The committee encourages EPA to finalize
the current Reassessment as quickly, efficiently, and concisely as
possible after addressing the major recommendations in this report.
The following from Rueters:
The National Academies panel said at a
briefing that the EPA's recommended standards -- which are as much as 10
times more stringent than the current ones -- should be applied within a
year or so, with no further data-gathering required.
"We're clearing the way for EPA to release
this report," said panel chairman David Eaton, a professor at the University
of Washington, Seattle. "Our recommendation is not to go back and start
One of the most articulate summaries of the NAS report
was done by Dave Lindhardt of ChemTelligence Inc. Dave is a retired Dow
chemical engineer and we much appreciate his willingness to share it
with us. You can access his summary at the following link:
The Dioxin Slurry Pit Progresses
Regarding Lone Tree Council's case before the Federal
Courts: A detailed schedule was agreed upon by all parties which
will take us into September. In the past week after seeking
assurance that this site was for navigational dredging only it's
clear that no agency or government body will commit that this site
will not be used by a third party, i.e... Dow Chemical. This is
significant for a few reasons. 1. The taxpayers of Saginaw County
(only) are taking on the liability for this site. 2. How the site is
constructed is paramount to its integrity and ability to contain
highly contaminated materials from Dow's cleanup of the Saginaw
River 3. It will set a very poor precedent for dioxin cleanup in the
watershed and around the state. Imagine if Dow gets away with using
a federal project as the standard/precedent for its obligations.
With DEQ's blessing construction of this site is
proceeding absent a construction plan or an operational management
plan. Nothing can go into the site until the OMP is approved but
wouldn't you think how the site is constructed is paramount to how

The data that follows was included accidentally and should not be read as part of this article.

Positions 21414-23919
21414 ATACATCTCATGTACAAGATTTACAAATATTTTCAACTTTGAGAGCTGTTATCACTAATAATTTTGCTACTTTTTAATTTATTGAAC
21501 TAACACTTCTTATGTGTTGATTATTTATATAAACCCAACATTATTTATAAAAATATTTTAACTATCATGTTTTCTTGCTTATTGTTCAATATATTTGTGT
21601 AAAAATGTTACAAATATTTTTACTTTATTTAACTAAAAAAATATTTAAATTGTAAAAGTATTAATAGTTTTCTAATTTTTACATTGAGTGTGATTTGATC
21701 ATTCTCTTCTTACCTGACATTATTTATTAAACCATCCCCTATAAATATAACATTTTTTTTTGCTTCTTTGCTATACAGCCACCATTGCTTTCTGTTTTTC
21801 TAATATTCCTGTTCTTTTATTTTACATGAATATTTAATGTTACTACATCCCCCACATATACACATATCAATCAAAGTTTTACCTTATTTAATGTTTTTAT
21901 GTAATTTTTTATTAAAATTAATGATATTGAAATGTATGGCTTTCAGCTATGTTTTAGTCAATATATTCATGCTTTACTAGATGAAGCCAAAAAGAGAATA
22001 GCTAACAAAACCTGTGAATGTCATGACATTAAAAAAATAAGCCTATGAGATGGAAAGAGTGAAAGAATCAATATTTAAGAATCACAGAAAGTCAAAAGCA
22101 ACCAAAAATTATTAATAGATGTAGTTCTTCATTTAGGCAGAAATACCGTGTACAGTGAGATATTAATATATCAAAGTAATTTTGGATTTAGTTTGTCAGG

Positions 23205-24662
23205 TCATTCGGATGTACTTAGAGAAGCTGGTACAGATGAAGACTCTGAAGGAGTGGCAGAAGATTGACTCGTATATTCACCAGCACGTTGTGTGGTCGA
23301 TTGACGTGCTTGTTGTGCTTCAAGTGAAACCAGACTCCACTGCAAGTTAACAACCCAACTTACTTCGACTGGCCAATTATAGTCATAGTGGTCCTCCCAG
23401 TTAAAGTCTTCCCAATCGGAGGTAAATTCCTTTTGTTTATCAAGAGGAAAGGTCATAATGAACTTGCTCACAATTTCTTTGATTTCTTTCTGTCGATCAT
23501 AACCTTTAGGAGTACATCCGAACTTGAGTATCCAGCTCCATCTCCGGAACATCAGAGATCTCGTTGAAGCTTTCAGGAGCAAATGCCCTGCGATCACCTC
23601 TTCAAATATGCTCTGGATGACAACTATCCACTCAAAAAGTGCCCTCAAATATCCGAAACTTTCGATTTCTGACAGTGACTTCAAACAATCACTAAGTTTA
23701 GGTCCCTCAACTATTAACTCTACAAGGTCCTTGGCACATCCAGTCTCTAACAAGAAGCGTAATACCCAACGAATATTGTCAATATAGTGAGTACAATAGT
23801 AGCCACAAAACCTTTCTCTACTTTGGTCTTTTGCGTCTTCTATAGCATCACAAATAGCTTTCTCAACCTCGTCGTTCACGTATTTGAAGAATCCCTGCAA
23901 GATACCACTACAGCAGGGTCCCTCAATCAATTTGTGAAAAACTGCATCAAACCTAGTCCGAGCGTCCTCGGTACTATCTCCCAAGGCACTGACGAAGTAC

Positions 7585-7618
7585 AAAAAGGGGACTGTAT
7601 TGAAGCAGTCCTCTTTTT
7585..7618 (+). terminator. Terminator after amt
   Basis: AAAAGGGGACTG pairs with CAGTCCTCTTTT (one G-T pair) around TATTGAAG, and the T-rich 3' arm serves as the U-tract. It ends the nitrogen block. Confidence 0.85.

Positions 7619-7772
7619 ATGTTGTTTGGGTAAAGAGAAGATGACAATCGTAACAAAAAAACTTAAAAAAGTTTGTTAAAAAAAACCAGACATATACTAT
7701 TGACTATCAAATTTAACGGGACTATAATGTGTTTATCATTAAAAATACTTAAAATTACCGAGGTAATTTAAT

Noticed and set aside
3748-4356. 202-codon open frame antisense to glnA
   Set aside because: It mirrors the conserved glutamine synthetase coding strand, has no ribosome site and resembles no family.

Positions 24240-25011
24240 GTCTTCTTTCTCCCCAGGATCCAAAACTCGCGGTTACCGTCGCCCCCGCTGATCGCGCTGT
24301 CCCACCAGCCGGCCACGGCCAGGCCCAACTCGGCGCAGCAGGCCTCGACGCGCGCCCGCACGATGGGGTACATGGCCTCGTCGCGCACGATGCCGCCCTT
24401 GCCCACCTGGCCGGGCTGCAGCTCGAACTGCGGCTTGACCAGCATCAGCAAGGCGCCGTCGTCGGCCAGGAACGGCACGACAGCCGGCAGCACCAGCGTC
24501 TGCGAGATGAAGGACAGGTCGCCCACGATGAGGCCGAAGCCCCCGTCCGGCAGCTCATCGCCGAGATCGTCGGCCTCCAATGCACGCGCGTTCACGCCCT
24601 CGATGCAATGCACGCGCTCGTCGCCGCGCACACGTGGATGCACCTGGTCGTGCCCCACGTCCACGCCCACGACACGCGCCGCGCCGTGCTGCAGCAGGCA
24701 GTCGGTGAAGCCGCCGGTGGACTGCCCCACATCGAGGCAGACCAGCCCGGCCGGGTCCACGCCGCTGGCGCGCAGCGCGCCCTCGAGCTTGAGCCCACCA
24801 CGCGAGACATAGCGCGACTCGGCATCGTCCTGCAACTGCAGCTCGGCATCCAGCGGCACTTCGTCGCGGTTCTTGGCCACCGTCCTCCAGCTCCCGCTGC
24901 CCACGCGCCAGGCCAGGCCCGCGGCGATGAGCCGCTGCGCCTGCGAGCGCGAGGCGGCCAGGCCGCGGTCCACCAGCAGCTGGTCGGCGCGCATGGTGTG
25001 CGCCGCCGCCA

the contaminated sediments are managed? Politics trumps science,
planning and process every time. Wouldn't be the first time a
corporation was successful in passing off a significant portion of
their cleanup liability to the taxpayers.
The Saginaw News - Saginaw,MI,USA
The organization found that a toxin known as
2,3,4,7,8 Pentachlorodibenzofuran -- a dioxin-like pollutant that
makes up more than half of all contamination in the Tittabawassee
River -- is about 40 percent less toxic than believed during its
The change could mean a 20 percent to 25
percent decrease in the overall toxicity of dioxin contamination
downstream of Dow Chemical Co., state Department of Environmental
Quality officials say.
The news report goes on to say concentrations of 8,
000 + are found in the Tittabawassee River. That is old data. Dow
found 23,000 ppt near the W. Michigan Park and the banks of the
river near Imerman Park top out near 20,000 ppt. The Saginaw River
has concentrations as high as 16,000 ppt.
Dow receives EPA citation
By Jean Spenner
The U.S. Environmental Protection Agency has
cited Dow Chemical Co.
with Clean Air Act violations at its Midland operations.
.........The EPA said the company violated testing,
operating, monitoring, record keeping, reporting and notification
requirements. In addition, EPA says that Dow has exceeded emissions and
EPA also filed a complaint against Dow for failing to
comply with the Emergency Planning and Community Right-to-Know Act. This
from the company who has launched a multi million dollar Human
Element ad campaign announcing its "vision of
addressing some of the most pressing economic, social, and environmental
concerns facing the global community in the coming decade."
According to Chemical and Engineering news this latest
public relations pitch finds Dow outspending the American Chemistry
Council on its essential 2 campaign, which debuted last year with a 2006
price tag of about $20 million. http://pubs.acs.org/cen/news/84/i26/8426dowchemical.html
Think globally act locally. Look around the watershed.
This Thursday from 9am to 1pm in Morley Plaza Downtown
Saginaw Michigan Department of Community Health will be hosting
activities for the public to answer questions about safe fishing, fish
consumption and the fish advisories on our local rivers and Bay. Please
plan on attending. If you have questions please call Kory Groetsch at
MDCH 517-335-9935 or firstname.lastname@example.org
EPA SCIENTISTS PROTEST LIBRARY CLOSURES
For Immediate Release: June 29, 2006
Contact: Carol Goldberg (202) 265-7337
10,000 EPA SCIENTISTS
PROTEST LIBRARY CLOSURES — Loss of
Access to Collections Will Hamper Emergency Response and Research
Washington, DC —
In an extraordinary letter of protest, representatives for 10,000 U.S.
Environmental Protection Agency scientists are asking Congress to stop
the Bush administration from closing the agency’s network of technical
research libraries. The EPA scientists, representing more than half of
the total agency workforce, contend thousands of scientific studies are
being put out of reach, hindering emergency preparedness, anti-pollution
enforcement and long-term research, according to the letter released
today by Public Employees for Environmental Responsibility (PEER).